The story is based around the infamous Hope diamond - an object that I have found fascinating since viewing a documentary on it last year.
Dr Abigail Mitchell has spent many years of her life researching and obsessing over this beautiful gem and as the word's most renowned expert on its history she is employed by the Smithsonian museum where it is currently displayed. However, the gem is wanted by a group called The Collectors who place orders for priceless works of art. Alex and his brother Isaac are the thieves tasked with obtaining the diamond - a seemingly impossible task.
The modern day story of the threat to the diamond is cleverly interwoven with tales from its long history which give us an insight into how the famous curse impacted on the lives of its many owners. Much of the history is accurately covered although some padding has had to be included because early records of the diamond are vague or missing.
This book is not without its faults - and there are a few. There is a fair amount of repetition of the facts. We are told numerous times about how much was paid for the diamond, we are told over and over again that it is displayed in a 3 inch thick bullet proof glass casing and we are told a number of times that it is the most viewed museum object in the world - although Wikipedia disagrees, stating it is the second most viewed object. For the most part, you only need to be told these facts once, twice at a push. On the third and fourth reading of them they start to feel awkward and unnecessary.
There are also some other inaccuracies; about 75% into the book the author talks of Henry Winston diamonds, I think that should be Harry Winston. She also states that a six month stretch of surveillance feed was sent as an email attachment - I doubt very much that a file that huge could be sent by email. There is also one particularly cheesy part where Marie Antoinette spouts the infamous line of 'let them eat cake'.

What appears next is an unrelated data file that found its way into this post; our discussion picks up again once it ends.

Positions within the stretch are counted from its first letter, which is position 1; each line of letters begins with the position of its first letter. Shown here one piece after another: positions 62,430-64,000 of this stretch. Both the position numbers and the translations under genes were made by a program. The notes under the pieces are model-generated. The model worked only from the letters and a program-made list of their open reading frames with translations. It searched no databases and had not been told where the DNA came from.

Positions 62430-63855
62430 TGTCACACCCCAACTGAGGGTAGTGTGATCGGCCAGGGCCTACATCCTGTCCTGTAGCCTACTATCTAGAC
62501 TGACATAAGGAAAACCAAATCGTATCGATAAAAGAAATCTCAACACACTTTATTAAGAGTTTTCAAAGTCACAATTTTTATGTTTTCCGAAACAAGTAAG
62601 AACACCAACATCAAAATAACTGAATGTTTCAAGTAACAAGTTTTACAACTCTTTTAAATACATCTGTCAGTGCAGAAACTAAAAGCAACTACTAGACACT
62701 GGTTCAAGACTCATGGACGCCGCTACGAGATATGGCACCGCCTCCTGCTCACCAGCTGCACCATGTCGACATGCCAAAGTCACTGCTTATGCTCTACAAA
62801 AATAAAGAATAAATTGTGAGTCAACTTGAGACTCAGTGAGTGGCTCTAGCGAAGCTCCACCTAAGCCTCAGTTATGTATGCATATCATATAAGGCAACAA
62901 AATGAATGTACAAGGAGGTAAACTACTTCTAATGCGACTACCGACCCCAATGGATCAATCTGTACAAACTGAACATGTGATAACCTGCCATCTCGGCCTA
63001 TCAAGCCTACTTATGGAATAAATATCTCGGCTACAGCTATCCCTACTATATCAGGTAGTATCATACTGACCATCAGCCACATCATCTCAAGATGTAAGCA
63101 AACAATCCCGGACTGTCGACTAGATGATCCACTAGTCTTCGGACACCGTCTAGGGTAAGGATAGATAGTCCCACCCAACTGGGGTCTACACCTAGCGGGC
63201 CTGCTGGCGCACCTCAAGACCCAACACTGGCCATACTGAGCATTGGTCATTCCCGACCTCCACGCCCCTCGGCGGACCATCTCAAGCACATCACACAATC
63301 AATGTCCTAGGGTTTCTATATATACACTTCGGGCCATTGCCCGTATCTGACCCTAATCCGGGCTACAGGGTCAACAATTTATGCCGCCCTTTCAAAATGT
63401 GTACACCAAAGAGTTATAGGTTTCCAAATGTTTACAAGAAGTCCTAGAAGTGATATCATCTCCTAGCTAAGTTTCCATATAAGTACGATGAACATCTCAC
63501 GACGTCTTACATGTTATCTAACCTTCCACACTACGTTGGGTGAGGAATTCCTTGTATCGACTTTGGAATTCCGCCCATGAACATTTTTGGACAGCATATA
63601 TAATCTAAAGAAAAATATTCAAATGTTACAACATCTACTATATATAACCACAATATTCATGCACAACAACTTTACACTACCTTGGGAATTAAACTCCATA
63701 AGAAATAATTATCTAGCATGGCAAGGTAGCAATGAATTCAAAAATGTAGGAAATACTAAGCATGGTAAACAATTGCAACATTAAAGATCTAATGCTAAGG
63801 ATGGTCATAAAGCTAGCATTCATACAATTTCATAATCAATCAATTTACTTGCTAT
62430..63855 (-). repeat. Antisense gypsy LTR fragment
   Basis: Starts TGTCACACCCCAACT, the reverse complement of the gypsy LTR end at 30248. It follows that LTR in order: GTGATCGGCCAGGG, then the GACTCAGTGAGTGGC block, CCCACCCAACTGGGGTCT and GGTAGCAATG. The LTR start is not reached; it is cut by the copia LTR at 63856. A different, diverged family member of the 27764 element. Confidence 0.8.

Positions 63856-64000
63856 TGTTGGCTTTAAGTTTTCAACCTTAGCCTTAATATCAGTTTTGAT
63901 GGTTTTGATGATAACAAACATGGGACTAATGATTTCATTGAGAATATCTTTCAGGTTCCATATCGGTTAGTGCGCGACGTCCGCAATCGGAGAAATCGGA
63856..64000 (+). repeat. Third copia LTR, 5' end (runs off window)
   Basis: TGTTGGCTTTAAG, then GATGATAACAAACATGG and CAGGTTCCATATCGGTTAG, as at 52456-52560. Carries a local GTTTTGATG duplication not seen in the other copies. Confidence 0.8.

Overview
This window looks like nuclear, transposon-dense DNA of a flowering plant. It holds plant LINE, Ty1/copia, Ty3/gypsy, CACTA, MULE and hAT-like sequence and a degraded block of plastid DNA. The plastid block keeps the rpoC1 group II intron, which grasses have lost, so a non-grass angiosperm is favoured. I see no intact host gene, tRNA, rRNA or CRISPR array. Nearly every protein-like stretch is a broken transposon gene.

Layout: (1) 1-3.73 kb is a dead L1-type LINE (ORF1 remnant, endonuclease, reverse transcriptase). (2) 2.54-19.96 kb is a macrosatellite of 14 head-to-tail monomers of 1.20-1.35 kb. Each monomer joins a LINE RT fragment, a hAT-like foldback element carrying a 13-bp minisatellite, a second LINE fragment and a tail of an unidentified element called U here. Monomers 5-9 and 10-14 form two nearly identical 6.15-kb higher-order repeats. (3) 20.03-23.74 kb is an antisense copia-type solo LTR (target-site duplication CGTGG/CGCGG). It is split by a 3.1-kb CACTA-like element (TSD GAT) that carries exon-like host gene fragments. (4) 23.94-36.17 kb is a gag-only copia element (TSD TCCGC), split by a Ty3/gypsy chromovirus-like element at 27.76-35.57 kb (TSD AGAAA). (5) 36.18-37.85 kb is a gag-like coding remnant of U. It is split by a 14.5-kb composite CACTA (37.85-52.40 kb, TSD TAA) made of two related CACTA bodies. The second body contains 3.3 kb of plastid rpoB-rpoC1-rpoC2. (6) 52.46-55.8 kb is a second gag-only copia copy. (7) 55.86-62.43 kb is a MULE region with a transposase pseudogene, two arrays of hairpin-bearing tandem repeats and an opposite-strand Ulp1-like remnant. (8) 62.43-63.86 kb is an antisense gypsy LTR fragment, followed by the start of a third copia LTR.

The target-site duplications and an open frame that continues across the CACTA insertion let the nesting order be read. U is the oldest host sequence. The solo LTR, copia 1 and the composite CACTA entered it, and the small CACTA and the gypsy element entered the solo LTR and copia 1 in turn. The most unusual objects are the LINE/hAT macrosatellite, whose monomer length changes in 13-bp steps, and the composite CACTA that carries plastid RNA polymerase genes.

Some parts of the story are a bit far fetched - I don't want to give details here as it would spoil the plot. If you like things to be completely realistic and accurate then there are definitely sections that will annoy you. If you are happy to just take the story at face value and not question it too deeply then you can overlook the flaws and enjoy the book for what it is.
So with all of the errors I note above, why did I still give the book five stars? Because for the most part if a plot is good enough (which this one is) and it is generally well written (which this one is) then I am happy to overlook the odd few errors - especially when it was a free download. If something can keep me up reading it until the early hours of the morning then I would class it as an 'I love it' book.
Overall, I found that the plot was imaginative and intriguing. There were the expected twists - some of which were possible to guess approximately mid-way through, others I didn't see coming. In short, it was very easy to turn the pages and to quickly get involved in the story. If you enjoy this style of book then once started, you will find it difficult to put down - I read it from start to finish in just one day. Definitely worth giving it a go if you enjoy a thriller with a bit of history and romance thrown in.
This book has been published by a Christian publisher and I did wonder if it might be a bit preachy. There were almost NO Christian references or messages within the book save for a few comments on Abby's love of church architecture and one page right at the end of the book where she visits a church.